Unlike previous years there was no live entertainment in the actual staging area before any of the races. Everything was broadcast on the big screens from the finish line area in Walt Disney Studios. They tried their best, doing interviews with some of the runners and singalongs, but the atmosphere was completely lacking and it definitely felt like it had been the subject of a budget cut.
Arriving near 6pm had me near the front of the corral (and eventually in the first wave of Corral A). This meant setting off at just after 8pm with a pretty clear run at the course. The start was pretty dull (apart from passing the backstage Brioche Doree I’d heard about from so many cast member friends) and the first character stop was the Country Bears in Frontierland. I’d just met them all (with Clara Cluck for reasons noone can work out) the week before so skipped them and stopped for Bolt and Mittens near Cowboy Cookout:
They were swapping with Koda and Kenai (BROTHER BEARS to people like me) so a pretty good and rare set of characters no matter who you got.
I skipped the next few meets (Dug in Adventureland, Thumper and Miss Bunny in the Backlot Tour), just missed Remy and Emile but was lucky to only have a short wait for Marie, Berlioz and Toulouse. That was it for character meets and I crossed the line in just over 30 minutes and collected my very funky Lion King themed medal:
I liked the course and personally I loved the characters but the race was a bit weird and off theme. Originally it was touted as a Lion King and jungle themed race, but somewhere along the line this changed to furry friends with tenuous Lion King links remaining. Thing is, apart from Simba projections on Tower of Terror which I completely missed, there was nothing Lion King about the race. Not even massive Disneyland Paris favourites Timon and Rafiki made an appearance. Again, not a massive deal for me as I got some fun new characters and liked to the course, but I do understand why a lot of people felt disappointed.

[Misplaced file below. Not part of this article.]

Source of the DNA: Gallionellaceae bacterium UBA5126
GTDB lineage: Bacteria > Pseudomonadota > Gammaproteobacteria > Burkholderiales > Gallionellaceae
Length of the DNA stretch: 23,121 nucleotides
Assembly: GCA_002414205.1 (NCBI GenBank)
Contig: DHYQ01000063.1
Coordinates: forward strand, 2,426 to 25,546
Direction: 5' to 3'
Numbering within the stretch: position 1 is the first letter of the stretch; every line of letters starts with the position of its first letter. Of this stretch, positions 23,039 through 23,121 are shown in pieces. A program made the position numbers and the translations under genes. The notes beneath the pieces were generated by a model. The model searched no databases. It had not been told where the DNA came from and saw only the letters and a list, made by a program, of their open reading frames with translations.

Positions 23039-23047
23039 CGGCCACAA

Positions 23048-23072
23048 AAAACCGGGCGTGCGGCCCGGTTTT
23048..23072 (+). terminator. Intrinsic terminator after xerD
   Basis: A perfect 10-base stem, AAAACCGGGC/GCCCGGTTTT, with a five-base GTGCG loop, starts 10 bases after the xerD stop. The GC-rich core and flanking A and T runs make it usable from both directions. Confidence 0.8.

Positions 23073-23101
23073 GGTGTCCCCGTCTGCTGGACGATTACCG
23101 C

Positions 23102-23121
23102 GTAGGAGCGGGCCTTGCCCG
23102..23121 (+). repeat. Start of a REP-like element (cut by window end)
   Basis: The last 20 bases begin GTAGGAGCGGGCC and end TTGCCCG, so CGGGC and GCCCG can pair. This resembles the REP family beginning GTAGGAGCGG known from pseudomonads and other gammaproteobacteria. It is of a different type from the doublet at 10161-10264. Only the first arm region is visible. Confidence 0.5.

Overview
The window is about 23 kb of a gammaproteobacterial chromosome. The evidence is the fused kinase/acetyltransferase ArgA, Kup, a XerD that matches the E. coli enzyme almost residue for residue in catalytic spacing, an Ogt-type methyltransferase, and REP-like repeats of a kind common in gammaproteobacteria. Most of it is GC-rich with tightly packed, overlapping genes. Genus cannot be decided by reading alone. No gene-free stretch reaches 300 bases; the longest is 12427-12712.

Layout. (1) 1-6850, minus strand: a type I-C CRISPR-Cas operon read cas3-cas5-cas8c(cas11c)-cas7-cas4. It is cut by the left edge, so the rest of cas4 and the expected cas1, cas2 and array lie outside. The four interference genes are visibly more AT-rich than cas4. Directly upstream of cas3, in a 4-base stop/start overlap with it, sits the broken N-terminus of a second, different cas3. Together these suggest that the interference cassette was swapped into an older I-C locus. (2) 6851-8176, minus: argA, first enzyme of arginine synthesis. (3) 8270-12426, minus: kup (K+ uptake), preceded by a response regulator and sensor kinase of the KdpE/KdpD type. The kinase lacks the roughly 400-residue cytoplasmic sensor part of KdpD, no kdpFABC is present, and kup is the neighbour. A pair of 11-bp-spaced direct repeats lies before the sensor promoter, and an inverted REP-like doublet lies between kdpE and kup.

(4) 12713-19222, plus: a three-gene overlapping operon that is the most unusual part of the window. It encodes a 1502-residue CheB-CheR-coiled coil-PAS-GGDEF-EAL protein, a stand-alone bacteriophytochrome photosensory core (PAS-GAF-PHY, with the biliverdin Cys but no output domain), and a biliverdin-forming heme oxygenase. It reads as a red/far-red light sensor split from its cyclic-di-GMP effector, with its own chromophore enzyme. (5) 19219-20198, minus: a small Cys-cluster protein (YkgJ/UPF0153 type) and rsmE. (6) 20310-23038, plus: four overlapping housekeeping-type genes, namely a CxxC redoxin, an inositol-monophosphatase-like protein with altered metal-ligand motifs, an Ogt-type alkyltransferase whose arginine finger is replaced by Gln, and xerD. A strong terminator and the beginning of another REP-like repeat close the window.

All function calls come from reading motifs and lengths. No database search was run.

Part 3 – Disneyland Paris 10k
The theme for the 10k was much clearer – Disney princesses. On reflection it was a bit weird doing a princess race this year and then immediately announcing a princess run weekend for 2019. But I guess people can’t get enough of those darn princesses.
I’ll be quite upfront here and say that, for me, this was the most disappointing race of the weekend. 10k races tend to be my least favourite distance anyways – long enough that its hard work but not long enough for me to get into a long distance rhythm.
The best way I could describe the character lineup was uninspired. The characters meeting on the 10k (a / indicates these two were swapping in the same location) were: Belle/Aurora, Cinderella/Snow White, Rapunzel (on a bridge, not meetable), Tiana/Moana, Ariel/Jasmine and Merida/Pocahontas.